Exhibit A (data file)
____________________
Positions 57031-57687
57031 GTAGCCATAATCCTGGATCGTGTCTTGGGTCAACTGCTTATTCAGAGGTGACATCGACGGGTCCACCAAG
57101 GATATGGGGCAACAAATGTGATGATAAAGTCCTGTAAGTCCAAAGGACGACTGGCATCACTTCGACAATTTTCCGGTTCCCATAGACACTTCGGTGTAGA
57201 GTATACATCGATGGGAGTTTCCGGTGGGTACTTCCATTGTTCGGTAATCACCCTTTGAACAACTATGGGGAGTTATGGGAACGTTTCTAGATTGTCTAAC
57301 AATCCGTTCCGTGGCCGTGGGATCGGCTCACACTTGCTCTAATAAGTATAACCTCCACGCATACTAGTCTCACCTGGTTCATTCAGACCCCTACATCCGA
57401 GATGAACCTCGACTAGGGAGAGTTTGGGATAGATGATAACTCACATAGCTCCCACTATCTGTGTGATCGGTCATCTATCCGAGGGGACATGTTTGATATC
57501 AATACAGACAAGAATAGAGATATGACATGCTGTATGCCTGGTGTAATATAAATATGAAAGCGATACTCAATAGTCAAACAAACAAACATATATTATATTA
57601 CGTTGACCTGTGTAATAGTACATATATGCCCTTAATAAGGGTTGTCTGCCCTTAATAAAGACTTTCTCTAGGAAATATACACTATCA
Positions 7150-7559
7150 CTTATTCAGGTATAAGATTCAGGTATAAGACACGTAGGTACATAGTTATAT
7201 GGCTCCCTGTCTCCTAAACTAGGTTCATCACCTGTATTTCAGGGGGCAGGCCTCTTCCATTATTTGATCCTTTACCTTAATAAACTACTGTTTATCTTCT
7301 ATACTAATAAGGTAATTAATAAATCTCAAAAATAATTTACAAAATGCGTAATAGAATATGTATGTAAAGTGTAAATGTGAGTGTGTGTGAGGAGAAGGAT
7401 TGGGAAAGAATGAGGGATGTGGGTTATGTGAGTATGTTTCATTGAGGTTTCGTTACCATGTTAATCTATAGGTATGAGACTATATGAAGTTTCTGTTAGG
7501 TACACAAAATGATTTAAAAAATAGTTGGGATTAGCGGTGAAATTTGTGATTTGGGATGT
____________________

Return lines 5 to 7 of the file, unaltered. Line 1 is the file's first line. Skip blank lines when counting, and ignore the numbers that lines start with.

57301 AATCCGTTCCGTGGCCGTGGGATCGGCTCACACTTGCTCTAATAAGTATAACCTCCACGCATACTAGTCTCACCTGGTTCATTCAGACCCCTACATCCGA
57401 GATGAACCTCGACTAGGGAGAGTTTGGGATAGATGATAACTCACATAGCTCCCACTATCTGTGTGATCGGTCATCTATCCGAGGGGACATGTTTGATATC
57501 AATACAGACAAGAATAGAGATATGACATGCTGTATGCCTGGTGTAATATAAATATGAAAGCGATACTCAATAGTCAAACAAACAAACATATATTATATTA